It does not only matter how innovative your product is because there will still be many people who don’t fully understand the value of your offer at first. Many people will believe that they are fine with managing their current workflow, and they don’t need your SaaS software for better effectiveness. Potential customers often either do not have the budget or don’t see a need for changing the status quo. This is where your software sales team should come in.
Qualified SaaS sales teams should be able to easily present the value of your product and fully understand how it can revolutionize companies from within. A great sales rep will be able to easily prove the high ROI of a SaaS product and convince prospects that they will lose out on a huge opportunity if they do not make use of the software. Good sales teams know that a powerful value proposition is a key to success for SaaS products.
3. Knowing customers inside and out
Naturally, analyzing and understanding the ideal buyer persona is a must for any sales team, but it’s much more important in the SaaS industry than most others. The reason is that in traditional sales, in order to hit the monthly quota, reps might be able to sell their product to a customer who is not exactly the right fit. However, in SaaS, sales teams might actually hurt the business if they close a deal with the wrong customer. Those customers who don’t truly need the SaaS product are likely to waste the resources and investment the company makes while onboarding them.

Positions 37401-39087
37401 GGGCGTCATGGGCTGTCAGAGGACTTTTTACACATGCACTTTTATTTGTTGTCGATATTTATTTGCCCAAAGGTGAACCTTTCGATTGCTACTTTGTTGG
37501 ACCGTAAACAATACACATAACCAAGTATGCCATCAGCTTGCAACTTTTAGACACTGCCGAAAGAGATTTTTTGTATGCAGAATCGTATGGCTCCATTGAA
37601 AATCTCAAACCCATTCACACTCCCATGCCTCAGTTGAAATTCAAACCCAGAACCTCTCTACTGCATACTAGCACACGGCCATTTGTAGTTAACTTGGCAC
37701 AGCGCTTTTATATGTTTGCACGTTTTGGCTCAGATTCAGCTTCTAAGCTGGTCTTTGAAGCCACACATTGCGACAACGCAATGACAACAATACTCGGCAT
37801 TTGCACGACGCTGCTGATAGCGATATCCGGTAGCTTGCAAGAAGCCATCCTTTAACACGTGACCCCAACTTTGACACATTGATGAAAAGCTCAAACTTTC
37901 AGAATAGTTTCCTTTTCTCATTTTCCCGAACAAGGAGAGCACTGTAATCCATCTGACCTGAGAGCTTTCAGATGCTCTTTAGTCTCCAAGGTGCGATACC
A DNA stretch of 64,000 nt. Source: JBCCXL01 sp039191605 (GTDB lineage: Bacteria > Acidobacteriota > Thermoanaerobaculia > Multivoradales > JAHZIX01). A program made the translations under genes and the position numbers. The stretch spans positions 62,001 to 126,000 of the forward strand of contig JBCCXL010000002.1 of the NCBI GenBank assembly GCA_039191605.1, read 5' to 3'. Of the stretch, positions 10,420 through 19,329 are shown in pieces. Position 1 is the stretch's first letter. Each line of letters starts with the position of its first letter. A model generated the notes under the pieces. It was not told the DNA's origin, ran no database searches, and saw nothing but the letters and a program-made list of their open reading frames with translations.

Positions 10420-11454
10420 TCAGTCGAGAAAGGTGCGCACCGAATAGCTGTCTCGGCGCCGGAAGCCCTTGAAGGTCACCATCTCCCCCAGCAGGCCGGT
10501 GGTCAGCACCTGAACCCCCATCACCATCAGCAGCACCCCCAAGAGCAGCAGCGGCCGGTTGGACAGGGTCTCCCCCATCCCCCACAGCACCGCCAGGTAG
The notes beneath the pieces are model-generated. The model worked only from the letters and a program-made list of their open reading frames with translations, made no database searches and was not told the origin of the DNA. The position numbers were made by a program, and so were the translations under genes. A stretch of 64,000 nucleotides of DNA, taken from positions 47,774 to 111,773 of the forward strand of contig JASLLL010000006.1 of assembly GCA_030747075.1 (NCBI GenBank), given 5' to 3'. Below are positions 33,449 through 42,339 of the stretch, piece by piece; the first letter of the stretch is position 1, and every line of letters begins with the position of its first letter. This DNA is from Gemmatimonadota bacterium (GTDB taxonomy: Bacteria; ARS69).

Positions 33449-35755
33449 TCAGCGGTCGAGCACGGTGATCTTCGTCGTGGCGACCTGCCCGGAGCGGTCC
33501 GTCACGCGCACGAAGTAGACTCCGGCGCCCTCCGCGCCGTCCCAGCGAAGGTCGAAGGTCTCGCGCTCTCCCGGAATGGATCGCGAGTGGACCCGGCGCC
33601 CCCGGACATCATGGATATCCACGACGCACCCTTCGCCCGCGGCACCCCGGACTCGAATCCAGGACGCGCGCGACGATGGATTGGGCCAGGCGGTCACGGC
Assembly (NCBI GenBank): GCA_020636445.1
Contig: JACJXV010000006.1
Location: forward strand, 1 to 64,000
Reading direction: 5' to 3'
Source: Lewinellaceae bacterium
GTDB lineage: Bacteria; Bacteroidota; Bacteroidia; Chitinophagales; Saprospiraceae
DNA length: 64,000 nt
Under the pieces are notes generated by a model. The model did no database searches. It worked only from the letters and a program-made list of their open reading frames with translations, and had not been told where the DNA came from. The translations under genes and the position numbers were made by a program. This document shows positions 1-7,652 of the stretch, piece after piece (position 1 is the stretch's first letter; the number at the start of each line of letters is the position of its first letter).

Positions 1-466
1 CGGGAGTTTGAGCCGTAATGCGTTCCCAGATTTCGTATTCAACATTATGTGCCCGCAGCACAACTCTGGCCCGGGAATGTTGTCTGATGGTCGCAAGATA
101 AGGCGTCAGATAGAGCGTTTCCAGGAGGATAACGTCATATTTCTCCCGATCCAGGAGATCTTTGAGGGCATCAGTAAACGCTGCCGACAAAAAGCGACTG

Qualified sales teams clearly know who are their potential customers. If the prospect is not the right fit, sales teams should be able to quickly disqualify them and shut down the sales process before it goes too far.
4. Customer centricity
The keyword in SaaS is not “software” but “service”. The main difference between traditional software vendors and SaaS companies is that instead of just selling a tangible piece of software, SaaS companies provide services, assist their customers in the implementation and usage of the product, etc. According to Mike Arenth, former executive vice president of customer success at Ariba, “The difference between selling SaaS and traditional enterprise software is that with SaaS you are selling an outcome to your clients instead of just selling them the tools to get to the outcome themselves.”
Being customer-focused for a sales team means that each of the reps should clearly understand what their customers are hoping to achieve and how they can help them deploy the product for maximum effectiveness. Selling SaaS is not a one time deal. SaaS sales teams should maintain close customer relationships over the long term and act as a consultant for their products.
5. Data mastering
The SaaS model gives sales teams the opportunity to implement and use data analytics to gain direct insight into how their clients use their product, what works, what difficulties there are and what efforts should be done in order to maximize their customers’ long-term value. A good sales team should have data mastering skills in order to take advantage of this.
Data analytics allow sales reps to pinpoint any problems, highlight successes and adjust their strategy accordingly. It is known that high-performing sales teams are 3.5 times more likely to use sales analytics than underperforming teams. So, companies who are hoping to advance their SaaS offering need to be sure that they have an inside sales team, whose reps are experienced in data analytics.
Companies striving to advance their SaaS offering need to be sure they find an executive who is experienced in data analytics.